These were the livelihoods of several hundreds of Nowy Dwor's Jewish families in those sad years at the end of World War I. Later, these travelling salesmen gave up this trade and returned to the trades and occupations they had worked at previously.

Our town had a substantial skilled workforce in various trades, often filling orders from the big cities. The purchasers of our clothing manufacture were the well known Warsaw firms Tselmayster and Shniadovitsh, who relied mostly on Nowy Dwor for their goods. That explains why the first labor union in Nowy Dwor was the clothing workers union, which was also the best organized and largest in membership.

In addition to men and women who worked at sewing, the clothing workers' union included embroiderers. In the 1920's this trade employed many women in Nowy Dwor, also working to supply out of town purchasers. These workers included 10 to 12 year old children, who along with the adults sewed and embroidered designs on underwear. At certain times, the number of people employed in this work exceeded 700. Many people were also employed at picking up the work in Warsaw and distributing it to the workers in Nowy Dwor. Others ran workshops in their homes.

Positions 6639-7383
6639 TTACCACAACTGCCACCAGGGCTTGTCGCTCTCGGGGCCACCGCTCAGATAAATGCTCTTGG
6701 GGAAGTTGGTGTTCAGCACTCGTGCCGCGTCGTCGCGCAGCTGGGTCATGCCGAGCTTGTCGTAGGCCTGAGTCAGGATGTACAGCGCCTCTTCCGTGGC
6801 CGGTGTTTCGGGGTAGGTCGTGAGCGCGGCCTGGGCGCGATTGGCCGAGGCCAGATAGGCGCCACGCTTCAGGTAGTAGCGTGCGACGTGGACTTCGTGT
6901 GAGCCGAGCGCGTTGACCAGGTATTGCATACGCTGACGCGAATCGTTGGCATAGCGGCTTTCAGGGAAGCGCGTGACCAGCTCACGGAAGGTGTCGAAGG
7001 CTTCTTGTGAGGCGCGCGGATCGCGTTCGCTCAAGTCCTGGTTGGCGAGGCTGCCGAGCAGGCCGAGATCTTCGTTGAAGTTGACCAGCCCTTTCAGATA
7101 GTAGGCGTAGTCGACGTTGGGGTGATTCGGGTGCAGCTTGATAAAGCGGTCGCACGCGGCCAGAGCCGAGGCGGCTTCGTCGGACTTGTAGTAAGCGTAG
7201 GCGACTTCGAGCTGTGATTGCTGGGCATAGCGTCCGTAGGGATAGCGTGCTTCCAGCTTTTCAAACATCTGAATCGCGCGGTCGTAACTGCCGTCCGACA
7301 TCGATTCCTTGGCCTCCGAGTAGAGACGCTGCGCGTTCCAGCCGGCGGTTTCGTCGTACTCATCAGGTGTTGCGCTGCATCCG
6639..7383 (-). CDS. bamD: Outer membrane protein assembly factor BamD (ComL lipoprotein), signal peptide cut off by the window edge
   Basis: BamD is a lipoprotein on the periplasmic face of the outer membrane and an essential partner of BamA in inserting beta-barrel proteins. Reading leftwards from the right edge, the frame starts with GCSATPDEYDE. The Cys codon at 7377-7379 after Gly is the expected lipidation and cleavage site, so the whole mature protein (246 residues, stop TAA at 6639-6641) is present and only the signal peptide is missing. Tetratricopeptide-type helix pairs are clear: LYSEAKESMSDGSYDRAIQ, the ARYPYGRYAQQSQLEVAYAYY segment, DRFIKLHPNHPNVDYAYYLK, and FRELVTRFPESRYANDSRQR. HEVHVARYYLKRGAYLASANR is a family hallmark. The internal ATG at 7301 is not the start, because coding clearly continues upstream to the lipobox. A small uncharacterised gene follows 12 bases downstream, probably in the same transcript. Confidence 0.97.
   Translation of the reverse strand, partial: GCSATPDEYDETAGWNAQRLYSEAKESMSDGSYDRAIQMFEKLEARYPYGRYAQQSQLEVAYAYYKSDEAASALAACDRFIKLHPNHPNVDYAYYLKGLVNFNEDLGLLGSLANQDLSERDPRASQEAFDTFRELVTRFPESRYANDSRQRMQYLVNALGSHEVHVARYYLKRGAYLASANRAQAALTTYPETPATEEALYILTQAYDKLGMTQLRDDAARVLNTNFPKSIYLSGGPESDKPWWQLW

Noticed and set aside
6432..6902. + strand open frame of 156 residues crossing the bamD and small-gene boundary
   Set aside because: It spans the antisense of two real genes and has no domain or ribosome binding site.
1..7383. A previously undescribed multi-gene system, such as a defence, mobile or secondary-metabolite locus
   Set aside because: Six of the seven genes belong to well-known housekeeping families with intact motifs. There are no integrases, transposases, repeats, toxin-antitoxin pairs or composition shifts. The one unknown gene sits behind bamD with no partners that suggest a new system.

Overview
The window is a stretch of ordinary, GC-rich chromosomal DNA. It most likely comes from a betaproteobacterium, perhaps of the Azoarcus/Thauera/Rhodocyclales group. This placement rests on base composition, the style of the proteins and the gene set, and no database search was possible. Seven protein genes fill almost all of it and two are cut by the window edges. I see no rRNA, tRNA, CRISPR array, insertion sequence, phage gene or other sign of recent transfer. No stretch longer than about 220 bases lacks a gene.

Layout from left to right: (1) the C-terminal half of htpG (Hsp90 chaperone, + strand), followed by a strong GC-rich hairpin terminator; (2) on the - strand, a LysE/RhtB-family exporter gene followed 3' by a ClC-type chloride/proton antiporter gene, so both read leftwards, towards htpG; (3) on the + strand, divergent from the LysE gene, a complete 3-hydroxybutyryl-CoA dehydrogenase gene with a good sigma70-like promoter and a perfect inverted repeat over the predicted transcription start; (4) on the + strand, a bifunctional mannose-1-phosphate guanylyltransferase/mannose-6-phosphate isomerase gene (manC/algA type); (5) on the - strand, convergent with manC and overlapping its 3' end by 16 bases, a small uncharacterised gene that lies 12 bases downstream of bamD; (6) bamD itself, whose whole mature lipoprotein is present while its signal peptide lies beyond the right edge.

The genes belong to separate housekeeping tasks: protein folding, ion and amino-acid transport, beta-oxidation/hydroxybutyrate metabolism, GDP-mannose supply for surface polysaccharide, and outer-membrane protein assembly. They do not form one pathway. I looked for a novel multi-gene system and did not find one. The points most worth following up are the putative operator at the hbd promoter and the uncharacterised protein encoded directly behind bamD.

The clothing workers union became active right after the Polish–Bolshevik War. The struggle to improve working conditions and to gain union recognition as the lawful representative of the workers was difficult and long. The employers couldn't accept the idea of a union: “Why a union? Is Rudowski going to tell me who I can hire, how many hours they work, and how much I pay them?” So there were many years of struggle, actions and strikes before the clothing union achieved, in addition to wage increases, the right to have a say over working conditions in the trade.

The transport workers union was the second largest in membership. But its activity was more difficult and complicated for the first years after it was established. Many Jews in Nowy Dwor did not have the resources to practice a trade and had to take whatever job turned up to make a day's wages. There were always more job seekers than jobs and that led to

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A May First celebration at the marketplace in Nowy Dwor.
Khaim Rudavski of the Nowy Dwor Bund is the speaker

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competition and disputes with those who were more skilled or who had a “hazoke” [right to do a certain job; license or concession]. Bloody battles often broke out over the right to carry a bag of flour from a wagon, or to unload a wagon of coal at the train station, until the affiliated political and cultural organizations not only took up the fight for better working conditions but also to raise the workers consciousness and instill humanistic values and socialist ideals.